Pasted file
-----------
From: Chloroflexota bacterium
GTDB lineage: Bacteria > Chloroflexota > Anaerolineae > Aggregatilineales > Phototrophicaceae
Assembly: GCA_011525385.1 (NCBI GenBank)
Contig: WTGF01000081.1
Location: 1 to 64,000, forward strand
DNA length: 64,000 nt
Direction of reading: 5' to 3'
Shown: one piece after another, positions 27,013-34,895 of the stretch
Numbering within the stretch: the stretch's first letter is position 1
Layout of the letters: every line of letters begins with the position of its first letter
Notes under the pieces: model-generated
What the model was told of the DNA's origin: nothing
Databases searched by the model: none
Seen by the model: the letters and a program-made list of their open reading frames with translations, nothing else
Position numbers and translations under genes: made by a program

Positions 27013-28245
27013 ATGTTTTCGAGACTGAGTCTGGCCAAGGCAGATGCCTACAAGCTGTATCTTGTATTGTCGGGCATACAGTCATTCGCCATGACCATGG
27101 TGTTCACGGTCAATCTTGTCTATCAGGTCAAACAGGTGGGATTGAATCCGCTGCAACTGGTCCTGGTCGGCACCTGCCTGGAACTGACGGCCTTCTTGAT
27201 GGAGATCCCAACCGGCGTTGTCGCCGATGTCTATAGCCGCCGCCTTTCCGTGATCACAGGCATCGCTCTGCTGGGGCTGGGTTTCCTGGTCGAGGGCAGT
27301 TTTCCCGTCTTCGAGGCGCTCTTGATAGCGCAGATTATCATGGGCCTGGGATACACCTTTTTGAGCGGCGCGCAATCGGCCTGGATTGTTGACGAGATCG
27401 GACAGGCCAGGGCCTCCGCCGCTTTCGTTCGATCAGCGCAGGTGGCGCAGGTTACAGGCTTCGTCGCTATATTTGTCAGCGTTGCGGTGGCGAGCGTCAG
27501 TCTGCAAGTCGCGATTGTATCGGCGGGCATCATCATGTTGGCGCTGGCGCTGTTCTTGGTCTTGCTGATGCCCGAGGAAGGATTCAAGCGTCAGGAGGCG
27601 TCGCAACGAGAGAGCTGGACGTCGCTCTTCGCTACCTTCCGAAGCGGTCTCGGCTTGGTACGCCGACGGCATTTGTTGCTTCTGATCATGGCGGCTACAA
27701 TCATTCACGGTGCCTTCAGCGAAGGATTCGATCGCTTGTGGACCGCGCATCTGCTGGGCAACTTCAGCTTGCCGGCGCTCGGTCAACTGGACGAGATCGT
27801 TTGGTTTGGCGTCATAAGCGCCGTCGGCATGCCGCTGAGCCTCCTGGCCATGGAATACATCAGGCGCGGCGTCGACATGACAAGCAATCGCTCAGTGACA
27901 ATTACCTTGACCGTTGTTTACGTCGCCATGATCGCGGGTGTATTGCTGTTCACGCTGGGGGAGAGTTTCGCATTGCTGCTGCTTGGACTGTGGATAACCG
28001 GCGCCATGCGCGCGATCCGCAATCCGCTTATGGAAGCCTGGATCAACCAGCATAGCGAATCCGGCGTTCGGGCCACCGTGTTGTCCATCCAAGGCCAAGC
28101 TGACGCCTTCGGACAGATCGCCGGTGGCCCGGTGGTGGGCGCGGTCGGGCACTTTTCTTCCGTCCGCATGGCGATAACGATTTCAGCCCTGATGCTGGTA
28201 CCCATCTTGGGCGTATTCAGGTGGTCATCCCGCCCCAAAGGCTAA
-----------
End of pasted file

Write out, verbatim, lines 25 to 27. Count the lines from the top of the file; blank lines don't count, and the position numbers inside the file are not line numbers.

27801 TTGGTTTGGCGTCATAAGCGCCGTCGGCATGCCGCTGAGCCTCCTGGCCATGGAATACATCAGGCGCGGCGTCGACATGACAAGCAATCGCTCAGTGACA
27901 ATTACCTTGACCGTTGTTTACGTCGCCATGATCGCGGGTGTATTGCTGTTCACGCTGGGGGAGAGTTTCGCATTGCTGCTGCTTGGACTGTGGATAACCG
28001 GCGCCATGCGCGCGATCCGCAATCCGCTTATGGAAGCCTGGATCAACCAGCATAGCGAATCCGGCGTTCGGGCCACCGTGTTGTCCATCCAAGGCCAAGC